Health and safety committees should have this topic on their to-do list. Start with conversations or surveys of members, followed by acoustic surveys as needed (with outside help). These surveys go beyond measuring noise levels to include how sounds travel in a particular space. Consider voice-related harm in air quality discussions. Encourage and support anyone with “teacher’s voice” to tell the committee and employer and make a workers’ compensation claim.  

Effective solutions eliminate the hazard. They require looking at classroom size, design and layout. For example, some materials—on walls, ceilings, furniture, floors —absorb sound better than others, some reflect it more. Ceiling acoustical materials can help, especially with high ceilings. Movable screens and furniture can reduce sound reflections. Ventilation equipment noise can be reduced with special duct inserts, checking for and fixing vibration sources and installing quieter fans. Classroom layout matters. Long lines of desks make it hard to project; circular arrangements make it easier.  

For new construction or renovations, there are national standards and guidelines about classroom acoustics and ventilation, another reason for committees to be involved in planning. 

Portable microphone-amplifier devices let users be heard without raising their voice. Stick to wired ones that can be used anywhere, not just in a room with speakers. 

Those with a voice problem need assessments and/or treatment from health care professionals (e.g., medical specialists, speech-language pathologists). Committees and local associations should support easy access.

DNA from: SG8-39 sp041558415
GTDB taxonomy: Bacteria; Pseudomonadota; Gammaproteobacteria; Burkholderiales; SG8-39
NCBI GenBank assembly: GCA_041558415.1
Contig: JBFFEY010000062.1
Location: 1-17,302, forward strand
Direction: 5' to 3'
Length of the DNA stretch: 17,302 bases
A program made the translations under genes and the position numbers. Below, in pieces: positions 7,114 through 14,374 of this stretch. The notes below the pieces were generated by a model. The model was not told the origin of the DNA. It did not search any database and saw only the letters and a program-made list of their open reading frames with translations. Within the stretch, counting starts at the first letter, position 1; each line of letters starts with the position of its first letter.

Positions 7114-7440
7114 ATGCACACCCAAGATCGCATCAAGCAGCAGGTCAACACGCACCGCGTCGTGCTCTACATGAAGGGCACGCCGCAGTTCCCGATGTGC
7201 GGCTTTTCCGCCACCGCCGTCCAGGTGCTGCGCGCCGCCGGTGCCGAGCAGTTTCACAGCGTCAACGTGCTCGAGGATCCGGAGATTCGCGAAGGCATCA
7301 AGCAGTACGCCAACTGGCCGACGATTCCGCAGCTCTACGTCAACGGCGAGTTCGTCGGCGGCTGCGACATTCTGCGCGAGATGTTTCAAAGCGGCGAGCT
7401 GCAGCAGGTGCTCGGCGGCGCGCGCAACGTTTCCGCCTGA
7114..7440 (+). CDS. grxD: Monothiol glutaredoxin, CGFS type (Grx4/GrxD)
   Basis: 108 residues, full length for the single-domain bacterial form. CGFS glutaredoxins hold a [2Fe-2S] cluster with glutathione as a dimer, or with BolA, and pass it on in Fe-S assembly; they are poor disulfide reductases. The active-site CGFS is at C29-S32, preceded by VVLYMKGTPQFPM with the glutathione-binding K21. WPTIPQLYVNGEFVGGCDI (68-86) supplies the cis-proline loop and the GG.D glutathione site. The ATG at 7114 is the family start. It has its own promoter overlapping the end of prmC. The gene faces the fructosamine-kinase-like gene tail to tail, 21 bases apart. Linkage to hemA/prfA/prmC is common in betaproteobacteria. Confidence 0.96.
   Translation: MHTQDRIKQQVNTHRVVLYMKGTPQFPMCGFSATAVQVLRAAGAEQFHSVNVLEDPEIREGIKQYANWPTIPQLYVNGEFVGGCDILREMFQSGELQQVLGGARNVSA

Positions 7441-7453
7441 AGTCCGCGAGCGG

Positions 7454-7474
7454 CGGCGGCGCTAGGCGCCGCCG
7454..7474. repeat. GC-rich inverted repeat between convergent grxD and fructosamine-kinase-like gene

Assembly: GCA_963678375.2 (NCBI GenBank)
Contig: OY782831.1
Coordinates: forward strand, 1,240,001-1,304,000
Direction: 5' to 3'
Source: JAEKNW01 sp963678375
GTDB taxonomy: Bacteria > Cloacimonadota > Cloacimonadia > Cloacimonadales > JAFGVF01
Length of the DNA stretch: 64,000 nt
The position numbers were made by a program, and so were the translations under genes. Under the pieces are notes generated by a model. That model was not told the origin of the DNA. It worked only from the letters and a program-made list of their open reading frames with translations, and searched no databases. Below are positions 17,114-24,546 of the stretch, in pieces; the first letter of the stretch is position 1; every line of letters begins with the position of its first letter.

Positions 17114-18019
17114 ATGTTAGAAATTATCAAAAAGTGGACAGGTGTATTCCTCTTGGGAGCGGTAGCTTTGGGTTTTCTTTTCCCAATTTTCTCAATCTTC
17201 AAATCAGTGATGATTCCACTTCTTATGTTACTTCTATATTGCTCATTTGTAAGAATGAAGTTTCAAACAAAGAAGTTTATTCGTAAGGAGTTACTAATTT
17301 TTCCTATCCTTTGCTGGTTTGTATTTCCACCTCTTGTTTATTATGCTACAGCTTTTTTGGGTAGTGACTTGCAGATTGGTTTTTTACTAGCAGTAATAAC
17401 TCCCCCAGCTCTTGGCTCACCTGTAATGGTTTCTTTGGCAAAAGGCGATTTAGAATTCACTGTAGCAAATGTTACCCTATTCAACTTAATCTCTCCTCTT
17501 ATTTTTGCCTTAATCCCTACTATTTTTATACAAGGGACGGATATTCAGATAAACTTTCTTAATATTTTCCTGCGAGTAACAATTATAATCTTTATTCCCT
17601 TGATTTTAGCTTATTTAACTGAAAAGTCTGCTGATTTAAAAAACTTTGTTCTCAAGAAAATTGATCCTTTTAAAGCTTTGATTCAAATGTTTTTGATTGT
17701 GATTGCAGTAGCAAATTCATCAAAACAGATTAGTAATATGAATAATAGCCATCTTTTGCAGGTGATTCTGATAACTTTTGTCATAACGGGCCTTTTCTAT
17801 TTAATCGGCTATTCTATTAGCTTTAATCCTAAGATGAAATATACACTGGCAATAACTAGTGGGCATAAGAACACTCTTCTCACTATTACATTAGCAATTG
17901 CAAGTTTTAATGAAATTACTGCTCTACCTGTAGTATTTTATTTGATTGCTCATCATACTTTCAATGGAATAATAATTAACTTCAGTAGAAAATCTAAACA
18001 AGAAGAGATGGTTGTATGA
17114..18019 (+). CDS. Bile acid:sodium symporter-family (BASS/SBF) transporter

While “vocal hygiene” is less effective than other methods, individuals still can: 

  • Rest their voice whenever possible (e.g., between classes). 
  • Use gestures to illustrate and emphasise points. 
  • In physical education, give instructions by gathering students together and avoid screaming/shouting (use gestures). 
  • Drink water regularly during the day (avoid caffeine). 
  • Move around the room to talk to students. 
  • Increase/decrease/vary intonation, voice intensity, with pauses. 

The American Speech-Language-Hearing Association also recommends these strategies: 

  • Get students’ attention before delivering information. 
  • Pay attention to visual communication for complex information.  
  • Review key points. 
  • Help students learn about and practice active listening.  
  • Involve students in managing noise levels.  

Dorothy Wigmore is a long-time health and safety specialist and WEC consultant. She has worked in Canada, the U.S. and Mozambique, focusing on prevention and worker participation to solve job-related hazards. These days, she is writing Transmission Truth?, a book about the pandemic. 


American Academy of Otolaryngology   
“Clinical practice guideline: hoarseness (dysphonia) update” (and patient handouts):  

Acoustical Society of America  
Classroom acoustics booklets   

American Speech-Language-Hearing Association  
Classroom acoustics (with links to U.S. standards) 

British Voice Association 
Voice care articles 

Hazards magazine 
Voice lessons 

Institute of Acoustics and Association of Noise Consultants 
Acoustic design of schools, 2015  

“Noise harms a lot more than our ears” 

Science and Literacy 
The 9 best voice amplifiers for teachers to be heard in any size classroom and outdoors [2023 Edition]